EXPANDED FOOD AND NUTRITION
EDUCATION PROGRAM
ONE COMMERCE DRIVE, CUMBERLAND, MD 21502
ALLEGANY COUNTY
March Is National Nutrition Month
Now is the perfect time to take a look at your diet
and decide if some changes are needed to keep you
as healthy as possible.
Here are 10 foods you should eat more often for
optimal health:
1. Apples, berries and citrus fruits provide fiber,
vitamin C and may help lower cholesterol.
2. Beans and other legumes have fiber, zinc and
iron.
3. Yogurt, milk and cheese are high in calcium and
vitamin D and may help prevent high blood
pressure, stroke and colon cancer. Choose lowfat or fat-free varieties.
4. Fish contains omega-3 fatty acids which are
good for your heart and brain.
5. Nuts are another good source of omega-3 fatty
acids as well as vitamin E, iron, zinc and
potassium.
6. Onions and garlic can reduce inflammation and
may help prevent stomach and colon cancer.
7. Olive oil can lower LDL (bad cholesterol) levels
and help protect your heart.
8. Soy protects your heart and may lower risk of
cancer. It is also an excellent source of protein.
9. Vegetables are great for your brain, heart and
eyes. The more colorful the better!
10. Whole grains protect against cancer, heart
disease and diabetes.
Making a few changes could equal big benefits for
your health.
MARCH 2016
Scalloped Potatoes
5 cups raw potatoes, washed,
peeled and sliced
1/4 cup flour
1/2 cup onion, sliced thin
1 1/2 cups low-fat milk
Vegetable oil or spray
Preheat oven to 400 degrees.
1. Oil or spray the bottom and
sides of a baking dish.
2. Place about 1/3 of the potatoes,
3. flour and onions in the baking
dish.
4. Continue to layer until all of the
potatoes, flour and onions have
been used.
5. Pour milk evenly over the
mixture.
6. The baking dish should be no
more than 3/4 full.
7. Bake uncovered for 60-90
minutes or until potatoes are
tender.
Makes seven 3/4 cup servings/
Per serving: 132 calories, 1g fat,
5g protein, 25g carbohydrates,
2g dietary fiber, 4mg cholesterol,
33mg sodium.
Source: Eating Right is Basic
Source: Journeyworks
The University of Maryland, College of Agriculture and Natural Resources programs are open to all and will not
discriminate against anyone because of race, age, sex, color, sexual orientation, physical or mental disability, religion,
ancestry, or national origin, marital status, genetic information, or political affiliation, or gender identity and expression.
How much added sugar?
5 Foods to Avoid
The government released the latest edition
of Dietary Guidelines for Americans in January.
They encourage Americans to focus on eating a
healthful diet to achieve and maintain weight,
promote health and prevent disease.
One of the newest additions to the guidelines is a limit on
added sugars in the diet. The recommendation is to eat less
than 10% of calories per day from added sugars. This translates to 40- 50 grams (10-12 teaspoons) for 1600-2000 calorie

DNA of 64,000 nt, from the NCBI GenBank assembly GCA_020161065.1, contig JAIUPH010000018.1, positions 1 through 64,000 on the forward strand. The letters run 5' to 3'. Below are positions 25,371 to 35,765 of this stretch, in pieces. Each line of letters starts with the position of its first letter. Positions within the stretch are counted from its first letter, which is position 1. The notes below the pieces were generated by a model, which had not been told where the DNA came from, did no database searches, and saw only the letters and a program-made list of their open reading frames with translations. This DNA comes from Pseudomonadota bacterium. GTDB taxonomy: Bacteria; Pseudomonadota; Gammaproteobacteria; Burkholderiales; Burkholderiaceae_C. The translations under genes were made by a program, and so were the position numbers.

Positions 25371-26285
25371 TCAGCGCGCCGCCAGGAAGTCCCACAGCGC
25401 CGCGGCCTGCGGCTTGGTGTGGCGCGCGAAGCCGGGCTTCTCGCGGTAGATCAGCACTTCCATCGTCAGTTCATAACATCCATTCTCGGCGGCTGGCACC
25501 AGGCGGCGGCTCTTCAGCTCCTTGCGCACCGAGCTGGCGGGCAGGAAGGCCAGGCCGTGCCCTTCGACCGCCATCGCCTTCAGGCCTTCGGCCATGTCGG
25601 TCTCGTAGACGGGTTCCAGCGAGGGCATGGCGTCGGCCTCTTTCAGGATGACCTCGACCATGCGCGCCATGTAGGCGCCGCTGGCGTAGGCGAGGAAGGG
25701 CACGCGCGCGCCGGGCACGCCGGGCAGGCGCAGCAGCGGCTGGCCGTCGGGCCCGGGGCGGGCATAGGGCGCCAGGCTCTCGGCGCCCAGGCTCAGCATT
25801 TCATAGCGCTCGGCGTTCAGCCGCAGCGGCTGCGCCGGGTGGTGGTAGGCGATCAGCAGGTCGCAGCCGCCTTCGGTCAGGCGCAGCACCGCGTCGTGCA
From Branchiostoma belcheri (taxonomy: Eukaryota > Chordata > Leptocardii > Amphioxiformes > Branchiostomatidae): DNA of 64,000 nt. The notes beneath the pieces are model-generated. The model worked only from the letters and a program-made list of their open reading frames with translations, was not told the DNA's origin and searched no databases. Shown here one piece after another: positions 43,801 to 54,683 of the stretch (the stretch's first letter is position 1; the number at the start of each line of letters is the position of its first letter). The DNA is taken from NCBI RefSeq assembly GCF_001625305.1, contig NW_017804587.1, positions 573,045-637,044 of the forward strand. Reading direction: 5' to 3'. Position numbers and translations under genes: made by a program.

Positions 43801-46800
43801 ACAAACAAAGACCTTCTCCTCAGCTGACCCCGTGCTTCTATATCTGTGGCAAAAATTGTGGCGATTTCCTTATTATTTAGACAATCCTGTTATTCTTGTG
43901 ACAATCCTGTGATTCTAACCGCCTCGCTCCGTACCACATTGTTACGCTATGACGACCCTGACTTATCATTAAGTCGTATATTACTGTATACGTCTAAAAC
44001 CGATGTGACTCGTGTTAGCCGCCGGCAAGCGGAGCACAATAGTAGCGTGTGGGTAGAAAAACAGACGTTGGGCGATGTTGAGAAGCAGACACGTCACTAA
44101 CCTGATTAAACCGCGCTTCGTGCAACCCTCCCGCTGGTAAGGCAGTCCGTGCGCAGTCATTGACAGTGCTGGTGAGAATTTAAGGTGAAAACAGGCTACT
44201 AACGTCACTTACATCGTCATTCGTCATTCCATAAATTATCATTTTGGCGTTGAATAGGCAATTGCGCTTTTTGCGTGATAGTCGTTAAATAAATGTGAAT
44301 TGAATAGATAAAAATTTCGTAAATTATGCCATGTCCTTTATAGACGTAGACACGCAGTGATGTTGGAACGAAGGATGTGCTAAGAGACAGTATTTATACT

diets. Most of the added sugar in our diets come from
processed foods, not from the sugar bowl. The table below lists
some of the sources of added sugars in our diets.
Food item
Teaspoons of sugar
1. Saturated fats and trans
fats are “bad” fats which
are not heart-healthy.
2. Added sugars like corn
syrup, sucrose and
others add calories but
no nutrition.
3. Salt and sodium raise
your risk for high blood
pressure.
4. Refined grains such as
white flour and white rice
are low in fiber and
nutrients.
16 oz. regular soda
12 teaspoons
1 pouch Capri-Sun™ fruit drink
3 teaspoons
1 brownie
5 teaspoons
1 cup chocolate low fat milk
3 teaspoons
1 frosted pop tart
4 teaspoons
5. Alcohol is bad for your
weight and your mood.
1 pouch of fruit snacks
3 teaspoons
Source: Journeyworks
Lisa McCoy, MS, RDN, Extension Educator , FCS-Healthy Living
Create your Nutrition Rainbow!
In celebration of National Nutrition Month, see if you can eat
the rainbow this month!
Materials:
 Piece of paper
 Crayons/markers
 Used grocery circulars or magazines with food pictures
 Glue stick
1. Draw one rainbow line with each color (red, orange, yellow,
green, blue, purple) - leave 1-2 inches between the lines.
2. Each time you eat a
nutritious food, find where it
fits on the rainbow. Draw or
glue a picture of the food
on the correct rainbow line.
3. At the end of the month,
see how much you filled up
your rainbow!
Source: https://www.pinterest.com/pin/
ASvGhPSm9I6IziYzYvcsZBb5X4vjJGmGBi7uC7QUcXB9i0pE3-_Vogs/
Newsletter prepared by:
Eileen Morgan and Kathy Kinsman
The Expanded Food and Nutrition Education
Program (EFNEP) helps families, Eat better,
Feel better, and Cut food costs. To find
out more about EFNEP contact:
University of Maryland
301-724-3320
Kathy Kinsman—[email protected]
Sara Barnard—[email protected]
Linda Ashburn—[email protected]
(Coordinator)
http://www.extension.umd.edu/